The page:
Mentions: Further insight into how the above free energy bias influences the outcome of the folding kinetics can be obtained by considering the progressive formation of folded structure. In order to characterize the location of nascent folded structures, we define a new order parameter representing the average position of native contacts along the sequence,ij¯(χ)=1/S(χ)/∑(i,j)∈S(χ)i+j2,(5)where (i, j) is the native or native-like contact formed by the residues i and j in the configuration χ, and S(χ) is the set of all such contacts which are formed in χ. We can locate the position of nascent structure in the sequence by plotting the distributions of for χ drawn from the equilibrium distribution at selected values of the global coordinate Q, defined as the fraction of native contacts in the native dimer structure (i.e. Q = 0.5 corresponds to a single folded or misfolded domain; both native and native-like contacts are counted, and divided by the total number of contacts in the native state). Fig 8 shows that early in folding, at low Q values (shaded histograms in Fig 8), the distribution of is broad, and centered in the middle of the sequence. This implies that folding could potentially begin at many positions along the sequence, with no initial preference for folded or circularly permuted structure. However, as folding proceeds closer to formation of a complete domain, develops two maxima, one in the N-terminal and one in the C-terminal part of the chain, corresponding to native domain formation. The nascent native-like structure thus naturally migrates towards the termini to avoid the free energy penalty of forming a circularly permuted misfolded intermediate.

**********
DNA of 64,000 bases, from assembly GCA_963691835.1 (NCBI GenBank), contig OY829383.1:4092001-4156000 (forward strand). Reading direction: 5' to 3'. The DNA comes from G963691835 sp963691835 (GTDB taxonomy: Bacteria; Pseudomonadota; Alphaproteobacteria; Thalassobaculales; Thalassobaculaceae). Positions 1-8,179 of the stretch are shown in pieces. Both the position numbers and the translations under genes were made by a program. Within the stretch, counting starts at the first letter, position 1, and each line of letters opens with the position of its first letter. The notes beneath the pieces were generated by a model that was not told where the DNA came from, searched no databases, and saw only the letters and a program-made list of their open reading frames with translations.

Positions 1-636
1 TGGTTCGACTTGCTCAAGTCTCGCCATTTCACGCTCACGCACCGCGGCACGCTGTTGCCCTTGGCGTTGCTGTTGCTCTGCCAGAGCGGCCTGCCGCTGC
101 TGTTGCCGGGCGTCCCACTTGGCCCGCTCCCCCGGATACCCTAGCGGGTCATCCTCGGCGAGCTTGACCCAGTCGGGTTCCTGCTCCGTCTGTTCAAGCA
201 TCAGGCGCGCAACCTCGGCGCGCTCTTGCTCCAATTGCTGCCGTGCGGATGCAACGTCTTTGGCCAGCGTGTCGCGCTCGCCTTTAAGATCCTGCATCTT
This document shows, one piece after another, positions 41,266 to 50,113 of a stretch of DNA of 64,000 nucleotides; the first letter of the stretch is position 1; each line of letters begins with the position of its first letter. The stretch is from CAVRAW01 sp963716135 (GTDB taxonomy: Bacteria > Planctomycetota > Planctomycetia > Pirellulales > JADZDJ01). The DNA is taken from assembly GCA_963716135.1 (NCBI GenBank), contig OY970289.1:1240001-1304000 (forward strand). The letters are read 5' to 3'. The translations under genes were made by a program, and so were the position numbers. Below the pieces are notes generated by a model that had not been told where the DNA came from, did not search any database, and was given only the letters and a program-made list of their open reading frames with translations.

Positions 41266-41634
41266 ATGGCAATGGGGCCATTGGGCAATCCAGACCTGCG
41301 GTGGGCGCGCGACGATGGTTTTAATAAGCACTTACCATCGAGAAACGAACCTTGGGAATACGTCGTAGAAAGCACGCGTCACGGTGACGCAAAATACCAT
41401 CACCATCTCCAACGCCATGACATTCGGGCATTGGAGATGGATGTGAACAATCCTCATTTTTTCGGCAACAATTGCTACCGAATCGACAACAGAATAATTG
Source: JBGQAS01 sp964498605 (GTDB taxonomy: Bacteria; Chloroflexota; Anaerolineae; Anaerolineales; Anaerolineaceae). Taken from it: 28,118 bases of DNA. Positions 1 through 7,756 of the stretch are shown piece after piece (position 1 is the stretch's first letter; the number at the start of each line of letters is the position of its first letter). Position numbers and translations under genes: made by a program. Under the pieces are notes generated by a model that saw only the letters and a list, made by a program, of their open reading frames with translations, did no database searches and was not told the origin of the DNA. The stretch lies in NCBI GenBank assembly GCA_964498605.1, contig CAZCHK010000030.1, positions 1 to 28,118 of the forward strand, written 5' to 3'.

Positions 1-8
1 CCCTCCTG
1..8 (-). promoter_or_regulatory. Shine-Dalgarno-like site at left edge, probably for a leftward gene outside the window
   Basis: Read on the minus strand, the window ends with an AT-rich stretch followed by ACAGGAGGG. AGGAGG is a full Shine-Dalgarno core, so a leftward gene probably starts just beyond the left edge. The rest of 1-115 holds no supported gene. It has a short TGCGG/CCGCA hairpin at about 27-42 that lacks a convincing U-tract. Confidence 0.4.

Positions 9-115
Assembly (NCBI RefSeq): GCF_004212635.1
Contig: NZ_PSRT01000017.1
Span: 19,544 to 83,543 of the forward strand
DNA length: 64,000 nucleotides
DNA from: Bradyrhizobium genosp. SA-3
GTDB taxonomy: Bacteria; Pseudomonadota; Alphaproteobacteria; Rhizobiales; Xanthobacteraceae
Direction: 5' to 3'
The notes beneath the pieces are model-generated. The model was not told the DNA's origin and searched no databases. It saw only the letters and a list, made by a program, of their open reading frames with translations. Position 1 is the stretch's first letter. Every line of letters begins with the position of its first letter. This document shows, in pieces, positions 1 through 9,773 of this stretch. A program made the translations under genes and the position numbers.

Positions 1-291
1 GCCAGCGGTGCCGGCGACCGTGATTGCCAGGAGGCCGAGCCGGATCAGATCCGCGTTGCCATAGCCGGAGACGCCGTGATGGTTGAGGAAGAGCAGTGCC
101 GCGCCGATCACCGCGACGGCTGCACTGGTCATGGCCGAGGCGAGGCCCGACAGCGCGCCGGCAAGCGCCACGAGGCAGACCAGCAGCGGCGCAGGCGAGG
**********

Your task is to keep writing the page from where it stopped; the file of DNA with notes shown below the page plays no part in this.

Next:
Bottom Line: Topology-based simulation models have been used successfully to generate models for these structures with domain-swapped features, fully consistent with the available data.Nonetheless, the results are still fully consistent with the kinetic models previously proposed to explain misfolding, with a specific interpretation of the observed rate coefficients.Finally, we investigate the relation between interdomain linker length and misfolding, and propose a simple alchemical model to predict the propensity for domain-swapped misfolding of multidomain proteins.